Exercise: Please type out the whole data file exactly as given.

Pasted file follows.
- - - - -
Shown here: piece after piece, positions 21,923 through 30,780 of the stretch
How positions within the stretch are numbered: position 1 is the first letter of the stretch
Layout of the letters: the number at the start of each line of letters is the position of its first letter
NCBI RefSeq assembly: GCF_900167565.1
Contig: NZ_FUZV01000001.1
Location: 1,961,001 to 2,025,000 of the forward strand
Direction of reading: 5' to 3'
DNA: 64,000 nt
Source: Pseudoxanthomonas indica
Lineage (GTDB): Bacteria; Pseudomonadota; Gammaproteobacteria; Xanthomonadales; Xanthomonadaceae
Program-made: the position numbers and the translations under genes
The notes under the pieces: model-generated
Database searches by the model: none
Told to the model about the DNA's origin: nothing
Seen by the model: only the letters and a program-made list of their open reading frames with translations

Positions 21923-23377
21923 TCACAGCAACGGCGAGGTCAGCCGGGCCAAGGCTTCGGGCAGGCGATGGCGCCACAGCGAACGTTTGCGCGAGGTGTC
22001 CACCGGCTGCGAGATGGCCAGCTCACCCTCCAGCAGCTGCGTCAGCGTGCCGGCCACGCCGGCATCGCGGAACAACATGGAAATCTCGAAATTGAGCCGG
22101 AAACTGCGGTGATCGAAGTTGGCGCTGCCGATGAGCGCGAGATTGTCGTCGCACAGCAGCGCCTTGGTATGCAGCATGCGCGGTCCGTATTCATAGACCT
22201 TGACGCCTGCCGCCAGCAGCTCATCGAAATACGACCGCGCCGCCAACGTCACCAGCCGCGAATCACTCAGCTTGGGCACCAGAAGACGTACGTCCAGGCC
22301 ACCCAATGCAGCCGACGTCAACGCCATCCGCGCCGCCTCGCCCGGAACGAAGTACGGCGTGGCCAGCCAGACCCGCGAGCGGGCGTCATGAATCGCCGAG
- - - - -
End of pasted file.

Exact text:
Shown here: piece after piece, positions 21,923 through 30,780 of the stretch
How positions within the stretch are numbered: position 1 is the first letter of the stretch
Layout of the letters: the number at the start of each line of letters is the position of its first letter
NCBI RefSeq assembly: GCF_900167565.1
Contig: NZ_FUZV01000001.1
Location: 1,961,001 to 2,025,000 of the forward strand
Direction of reading: 5' to 3'
DNA: 64,000 nt
Source: Pseudoxanthomonas indica
Lineage (GTDB): Bacteria; Pseudomonadota; Gammaproteobacteria; Xanthomonadales; Xanthomonadaceae
Program-made: the position numbers and the translations under genes
The notes under the pieces: model-generated
Database searches by the model: none
Told to the model about the DNA's origin: nothing
Seen by the model: only the letters and a program-made list of their open reading frames with translations

Positions 21923-23377
21923 TCACAGCAACGGCGAGGTCAGCCGGGCCAAGGCTTCGGGCAGGCGATGGCGCCACAGCGAACGTTTGCGCGAGGTGTC
22001 CACCGGCTGCGAGATGGCCAGCTCACCCTCCAGCAGCTGCGTCAGCGTGCCGGCCACGCCGGCATCGCGGAACAACATGGAAATCTCGAAATTGAGCCGG
22101 AAACTGCGGTGATCGAAGTTGGCGCTGCCGATGAGCGCGAGATTGTCGTCGCACAGCAGCGCCTTGGTATGCAGCATGCGCGGTCCGTATTCATAGACCT
22201 TGACGCCTGCCGCCAGCAGCTCATCGAAATACGACCGCGCCGCCAACGTCACCAGCCGCGAATCACTCAGCTTGGGCACCAGAAGACGTACGTCCAGGCC
22301 ACCCAATGCAGCCGACGTCAACGCCATCCGCGCCGCCTCGCCCGGAACGAAGTACGGCGTGGCCAGCCAGACCCGCGAGCGGGCGTCATGAATCGCCGAG